Advertisement

Risking Antimicrobial Resistance: A One Health Study of Antibiotic Use and Its Societal Aspects

  • Carsten Strøby Jensen
  • Søren Beck Nielsen
  • Lars Fynbo
Chapter

Abstract

This chapter introduces readers to the content, aim, and organization of this edited volume. The anthology addresses a significant threat to public health: the potentially fatal risk of antimicrobial resistance as caused by excessive use of antibiotics in health care and the veterinary sector. In this chapter, we outline its three main, recurring perspectives: ‘One Health’, the Danish context, and the social and human factors. The One Health perspective refers to a shared paradigm, which acknowledges the mutual impact of human and animal antibiotic consumption. Human and veterinary biological processes resemble and interact with each other, and so excessive use in either sector needs to be restrained. The Danish context, we argue, is particularly suited for ‘text book’ scrutiny as it exhibits a lower general level of antibiotic resistance than many other countries in spite of being, for instance, a country with significant veterinary production. We similarly argue that social science and humanities offer valuable, if not essential, perspectives to the issue of antimicrobial resistance. One of these perspectives is unfolded in details in the chapter, namely the concept of risk which informs all of the volume’s subsequent empirical studies.

References

  1. Arnoldi, J. (2009). Risk: An introduction. Cambridge: Polity Press.Google Scholar
  2. Beck, U. (1992). Risk society: Towards a new modernity, theory, culture & society. London and Newbury Park, CA: Sage Publications.Google Scholar
  3. Beck, U. (2009). World at risk. Cambridge: Polity Press.Google Scholar
  4. Bengtsson, T. T., Frederiksen, M., & Larsen, J. E. (2015). Is risk transforming the Danish welfare state? In The Danish welfare state: A sociological investigation (pp. 3–21). New York, Houndmills, Basingstoke: Palgrave Macmillan.Google Scholar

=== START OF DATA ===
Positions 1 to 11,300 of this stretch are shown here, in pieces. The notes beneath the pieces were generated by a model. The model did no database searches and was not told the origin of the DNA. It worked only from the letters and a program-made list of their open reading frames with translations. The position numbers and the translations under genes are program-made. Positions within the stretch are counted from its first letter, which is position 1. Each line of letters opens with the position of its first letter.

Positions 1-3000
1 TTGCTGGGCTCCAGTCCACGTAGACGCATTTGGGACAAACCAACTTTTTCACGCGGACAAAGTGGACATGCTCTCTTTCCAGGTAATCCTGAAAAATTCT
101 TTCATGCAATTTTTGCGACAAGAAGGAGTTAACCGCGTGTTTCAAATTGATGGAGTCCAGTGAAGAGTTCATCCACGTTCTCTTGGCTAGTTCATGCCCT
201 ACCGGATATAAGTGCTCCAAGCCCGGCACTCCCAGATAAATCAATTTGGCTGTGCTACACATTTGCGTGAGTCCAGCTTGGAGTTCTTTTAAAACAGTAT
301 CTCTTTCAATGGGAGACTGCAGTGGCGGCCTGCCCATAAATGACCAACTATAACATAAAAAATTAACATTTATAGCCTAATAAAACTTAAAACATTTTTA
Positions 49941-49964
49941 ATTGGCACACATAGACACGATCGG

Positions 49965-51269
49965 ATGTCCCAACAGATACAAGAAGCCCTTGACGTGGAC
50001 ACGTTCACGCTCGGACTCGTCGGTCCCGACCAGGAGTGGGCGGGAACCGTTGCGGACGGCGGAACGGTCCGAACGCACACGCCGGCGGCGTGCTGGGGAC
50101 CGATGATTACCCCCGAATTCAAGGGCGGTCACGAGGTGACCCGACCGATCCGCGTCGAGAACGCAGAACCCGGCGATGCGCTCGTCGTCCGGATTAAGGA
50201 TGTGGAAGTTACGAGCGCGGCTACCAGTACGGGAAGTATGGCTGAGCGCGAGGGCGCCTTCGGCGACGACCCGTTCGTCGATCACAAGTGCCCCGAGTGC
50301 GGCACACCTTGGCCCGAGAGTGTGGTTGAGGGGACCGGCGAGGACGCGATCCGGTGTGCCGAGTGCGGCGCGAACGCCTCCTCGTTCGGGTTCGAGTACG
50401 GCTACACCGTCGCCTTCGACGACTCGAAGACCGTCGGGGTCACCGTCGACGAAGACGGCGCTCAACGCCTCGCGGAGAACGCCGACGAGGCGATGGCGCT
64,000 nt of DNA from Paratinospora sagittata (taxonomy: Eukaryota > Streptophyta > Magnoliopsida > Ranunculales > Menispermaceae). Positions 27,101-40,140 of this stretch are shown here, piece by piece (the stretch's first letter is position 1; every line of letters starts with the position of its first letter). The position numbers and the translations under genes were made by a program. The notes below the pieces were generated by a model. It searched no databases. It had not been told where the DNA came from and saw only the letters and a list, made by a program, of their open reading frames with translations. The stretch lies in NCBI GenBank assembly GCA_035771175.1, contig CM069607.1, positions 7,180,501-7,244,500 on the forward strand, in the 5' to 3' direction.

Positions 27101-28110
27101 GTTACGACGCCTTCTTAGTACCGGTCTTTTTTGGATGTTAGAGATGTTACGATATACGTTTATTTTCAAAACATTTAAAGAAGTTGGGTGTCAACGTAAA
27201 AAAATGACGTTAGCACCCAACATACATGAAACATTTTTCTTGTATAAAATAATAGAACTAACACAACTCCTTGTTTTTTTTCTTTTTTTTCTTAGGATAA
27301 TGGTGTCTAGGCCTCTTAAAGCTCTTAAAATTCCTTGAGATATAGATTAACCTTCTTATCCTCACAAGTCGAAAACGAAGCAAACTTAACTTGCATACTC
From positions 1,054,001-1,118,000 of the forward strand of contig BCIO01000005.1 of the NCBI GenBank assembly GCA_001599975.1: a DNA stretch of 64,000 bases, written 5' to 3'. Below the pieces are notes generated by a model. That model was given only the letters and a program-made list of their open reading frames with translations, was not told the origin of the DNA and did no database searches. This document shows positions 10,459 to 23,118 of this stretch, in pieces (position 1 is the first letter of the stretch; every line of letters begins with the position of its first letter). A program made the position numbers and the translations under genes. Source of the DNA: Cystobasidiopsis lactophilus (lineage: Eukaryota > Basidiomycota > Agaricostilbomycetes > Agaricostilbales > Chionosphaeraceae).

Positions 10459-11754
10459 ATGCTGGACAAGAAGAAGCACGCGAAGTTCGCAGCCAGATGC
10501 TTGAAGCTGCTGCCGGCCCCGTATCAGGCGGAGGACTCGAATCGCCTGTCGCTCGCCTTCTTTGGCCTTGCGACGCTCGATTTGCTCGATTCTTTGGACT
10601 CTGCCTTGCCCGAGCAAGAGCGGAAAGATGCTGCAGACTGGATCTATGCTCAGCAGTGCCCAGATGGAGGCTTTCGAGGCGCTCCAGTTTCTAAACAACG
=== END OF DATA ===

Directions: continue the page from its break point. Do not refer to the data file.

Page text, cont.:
5. Bonilla, A. R., & Muniz, K. P. (Eds.). (2009). Antibiotic resistance: Causes and risk factors, mechanisms and alternatives, pharmacology: Research, safety testing and regulation series. New York: Nova Science Publishers.Google Scholar
  6. Drlica, K., & Perlin, D. (2011). Antibiotic resistance: Understanding and responding to an emerging crisis. Upper Saddle River, NJ: FT Press.Google Scholar
  7. European Commission. (2011). Communication from the Commission to the European Parliament and the Council—Action plan against the rising threats from antimicrobial resistance. European Commission, Com 748.Google Scholar
  8. European Commission. (2015). ECDC/EFSA/EMA first joint report on the integrated analysis of the consumption of antimicrobial agents and occurrence of antimicrobial resistance in bacteria from humans and food-producing animals. Europeam Food Safety Authority.Google Scholar
  9. Foucault, M. (1979). On governmentality. Ideology & Consciousness, 6, 5–21.Google Scholar
  10. Foucault, M. (1991). Governmentality. In G. Burchell, C. Gordon, & P. Miller (Eds.), The Foucault effect: Studies in governmentality (pp. 87–105). Chicago: University of Chicago Press.Google Scholar
  11. Podolsky, S. H. (2006). Pneumonia before antibiotics: Therapeutic evolution and evaluation in twentieth-century America. Baltimore, MD: Johns Hopkins University Press.Google Scholar
  12. Podolsky, S. H. (2015). The antibiotic era: Reform, resistance, and the pursuit of a rational therapeutics. Baltimore, MD: Johns Hopkins University Press.Google Scholar
  13. Stivers, T. (2007). Prescribing under pressure: Parent-physician conversations and antibiotics. Oxford: Oxford University Press.CrossRefGoogle Scholar
  14. World Health Organization (Ed.). (2014a). Antimicrobial resistance: Global report on surveillance. Geneva: World Health Organization.Google Scholar
  15. World Health Organization (Ed.). (2014b). Antimicrobial resistance: Global report on surveillance. Geneva: World Health Organization.Google Scholar
  16. World Health Organization. (2015). Worldwide country situation analysis: Response to antimicrobial resistance. Geneva: WHO.Google Scholar

Copyright information

© The Author(s) 2019

Authors and Affiliations

  • Carsten Strøby Jensen
    • 1
  • Søren Beck Nielsen
    • 2
  • Lars Fynbo
    • 3
  1. 1.Department of SociologyUniversity of CopenhagenCopenhagenDenmark
  2. 2.Department of Nordic Studies and LinguisticsUniversity of CopenhagenCopenhagenDenmark
  3. 3.VIVE – The Danish Center for Social Science ResearchCopenhagenDenmark

Personalised recommendations